Poor Sleep Hits Below the Belt

Erectile dysfunction and urologic problems tied to sleep apnea, poor sleep

/ Author:  / Reviewed by: Joseph V. Madia, MD

(RxWiki News) Do you go to the bathroom more than you should have to? Are you having sexual health issues? These problems could be tied to poor sleep. According to two recent studies, sleep habits indicated your health status.

In one study, researchers found that men with erectile dysfunction, or trouble getting sexually aroused, were more likely to have sleep apnea - a condition that makes it hard to sleep at night because of breathing problems. Another study showed that people who don't get much sleep are more likely to have bladder control problems.

"Get 6-8 hours of sleep; its important for your health."

According to Kevin T. McVary, M.D., spokesperson for the American Urological Association, the amount that people sleep and how well they sleep has an effect on many aspects of their health, including bladder problems and a man's ability to become erect.

Using the information from these studies, doctors may be able to better help patients change their sleep habits, which in turn may improve patients' health and quality of life, says McVary.

Participants with erectile dysfunction were more than twice as likely as those without erectile dysfunction to have obstructive sleep apnea. As the severity of erectile dysfunction increased, a man's chance of having obstructive sleep apnea also increased. This suggests that men with erectile dysfunction should be screened for obstructive sleep apnea.

In the second study, researchers looked at the relationship between quality of sleep and urologic problems, including urinary incontinence (urine leakage), lower urinary tract symptoms (bladder control problems), and nocturia (having to go pee more than two times a night).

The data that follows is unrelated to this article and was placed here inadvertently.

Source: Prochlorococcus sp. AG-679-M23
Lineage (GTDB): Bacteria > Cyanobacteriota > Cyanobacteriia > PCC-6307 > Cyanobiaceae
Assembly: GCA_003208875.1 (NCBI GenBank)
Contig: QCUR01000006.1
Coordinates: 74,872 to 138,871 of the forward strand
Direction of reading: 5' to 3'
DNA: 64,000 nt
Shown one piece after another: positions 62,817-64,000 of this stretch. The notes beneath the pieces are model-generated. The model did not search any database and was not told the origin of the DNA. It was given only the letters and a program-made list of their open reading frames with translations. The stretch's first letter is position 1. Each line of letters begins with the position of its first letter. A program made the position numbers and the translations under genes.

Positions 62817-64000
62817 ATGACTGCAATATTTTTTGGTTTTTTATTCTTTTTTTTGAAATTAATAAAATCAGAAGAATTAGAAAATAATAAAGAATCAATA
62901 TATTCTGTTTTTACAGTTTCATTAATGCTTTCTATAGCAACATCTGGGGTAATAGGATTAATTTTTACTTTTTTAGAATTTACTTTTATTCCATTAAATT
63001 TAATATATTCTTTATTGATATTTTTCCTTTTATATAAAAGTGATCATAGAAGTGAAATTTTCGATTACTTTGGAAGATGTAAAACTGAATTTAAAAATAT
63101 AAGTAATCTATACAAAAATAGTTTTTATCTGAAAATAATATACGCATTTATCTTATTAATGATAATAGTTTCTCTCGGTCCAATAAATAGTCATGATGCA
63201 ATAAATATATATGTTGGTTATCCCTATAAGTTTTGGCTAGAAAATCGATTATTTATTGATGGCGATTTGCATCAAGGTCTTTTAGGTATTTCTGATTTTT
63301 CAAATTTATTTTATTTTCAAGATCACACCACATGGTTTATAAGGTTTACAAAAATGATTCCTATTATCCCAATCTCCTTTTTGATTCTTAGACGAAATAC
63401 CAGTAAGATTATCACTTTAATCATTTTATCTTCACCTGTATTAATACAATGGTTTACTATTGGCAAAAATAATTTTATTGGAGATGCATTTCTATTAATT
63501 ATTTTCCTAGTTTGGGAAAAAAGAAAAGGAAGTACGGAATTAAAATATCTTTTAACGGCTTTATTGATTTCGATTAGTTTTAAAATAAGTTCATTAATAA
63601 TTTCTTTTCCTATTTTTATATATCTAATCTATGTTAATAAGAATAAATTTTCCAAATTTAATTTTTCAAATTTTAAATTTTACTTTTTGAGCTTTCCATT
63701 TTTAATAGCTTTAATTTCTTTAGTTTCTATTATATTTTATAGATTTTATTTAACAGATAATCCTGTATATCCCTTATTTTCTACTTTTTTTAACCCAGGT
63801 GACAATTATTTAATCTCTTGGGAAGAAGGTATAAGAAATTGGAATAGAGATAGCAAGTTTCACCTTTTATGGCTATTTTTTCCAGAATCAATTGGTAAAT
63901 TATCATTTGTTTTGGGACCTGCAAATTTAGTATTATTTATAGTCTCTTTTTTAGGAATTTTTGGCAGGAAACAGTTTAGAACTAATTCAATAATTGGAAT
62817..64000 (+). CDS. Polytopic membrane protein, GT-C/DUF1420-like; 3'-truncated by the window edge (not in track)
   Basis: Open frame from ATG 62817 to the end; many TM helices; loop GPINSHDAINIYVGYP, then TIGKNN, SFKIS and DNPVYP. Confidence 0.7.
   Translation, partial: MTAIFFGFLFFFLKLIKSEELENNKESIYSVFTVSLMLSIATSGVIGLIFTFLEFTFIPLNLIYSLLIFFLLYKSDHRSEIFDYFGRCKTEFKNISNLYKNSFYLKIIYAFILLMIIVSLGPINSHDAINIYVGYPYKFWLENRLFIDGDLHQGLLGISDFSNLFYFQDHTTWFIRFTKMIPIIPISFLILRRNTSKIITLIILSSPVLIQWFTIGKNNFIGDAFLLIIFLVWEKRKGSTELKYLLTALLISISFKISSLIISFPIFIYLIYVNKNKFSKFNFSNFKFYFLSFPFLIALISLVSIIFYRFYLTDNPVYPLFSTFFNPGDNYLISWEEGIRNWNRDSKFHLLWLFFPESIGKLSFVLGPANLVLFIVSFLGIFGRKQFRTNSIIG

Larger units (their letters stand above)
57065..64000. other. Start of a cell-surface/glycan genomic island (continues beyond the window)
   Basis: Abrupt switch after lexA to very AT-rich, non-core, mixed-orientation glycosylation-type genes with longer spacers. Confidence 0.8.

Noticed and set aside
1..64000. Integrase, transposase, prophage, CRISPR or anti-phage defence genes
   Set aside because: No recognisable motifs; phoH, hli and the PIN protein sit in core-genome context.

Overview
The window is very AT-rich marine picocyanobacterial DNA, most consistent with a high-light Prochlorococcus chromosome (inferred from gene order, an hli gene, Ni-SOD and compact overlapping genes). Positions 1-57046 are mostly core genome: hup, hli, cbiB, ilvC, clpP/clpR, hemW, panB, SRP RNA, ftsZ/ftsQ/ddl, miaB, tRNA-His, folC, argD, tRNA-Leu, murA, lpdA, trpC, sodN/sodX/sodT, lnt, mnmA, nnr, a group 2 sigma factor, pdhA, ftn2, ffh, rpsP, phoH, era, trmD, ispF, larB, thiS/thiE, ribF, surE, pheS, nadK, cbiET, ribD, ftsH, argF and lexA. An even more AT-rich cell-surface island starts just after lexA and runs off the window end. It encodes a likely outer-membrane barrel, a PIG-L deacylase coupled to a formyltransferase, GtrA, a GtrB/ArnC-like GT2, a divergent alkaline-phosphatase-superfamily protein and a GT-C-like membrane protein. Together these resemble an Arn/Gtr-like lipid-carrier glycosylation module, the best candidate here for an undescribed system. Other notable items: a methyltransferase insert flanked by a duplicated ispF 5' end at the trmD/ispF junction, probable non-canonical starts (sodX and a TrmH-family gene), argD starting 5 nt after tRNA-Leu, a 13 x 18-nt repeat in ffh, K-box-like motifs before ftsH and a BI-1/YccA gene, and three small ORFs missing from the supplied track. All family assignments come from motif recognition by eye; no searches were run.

The Study

  • In the first study, researchers looked at the relationship between obstructive sleep apnea and erectile dysfunction
  • 870 men from the Law Enforcement Cardiac Screening program were included in the study
  • Participants who had a positive score on the Berlin Questionnaire (a survey used for obstructive sleep apnea) were defined as having a high risk for obstructive sleep apnea
  • Erectile dysfunction was defined as having a score of less than 22 on the International Index of Erectile Function -5
  • 63 of the patients had obstructive sleep apnea
  • Researchers followed 1,610 men and 2,535 women for five years
  • For men only, short amounts of sleep were defined as sleeping less than five hours per night
  • Poor sleep quality was defined as having restless sleep in the past week
  • Lower urinary tract symptoms were assessed using the American Urological Association Symptom Index
  • Urinary incontinence was defined as having urine leakage at least once a week
  • Nocturia was defined as have to urinate more than two times per night after falling asleep
  • 8 percent of the men and 13 percent of the women had lower urinary tract symptoms
  • Risk of lower urinary tract symptoms was strongly associated with short amounts of sleep in men and restless sleep among both men and women
Reviewed by: 
Review Date: 
May 17, 2011
Last Updated:
September 16, 2011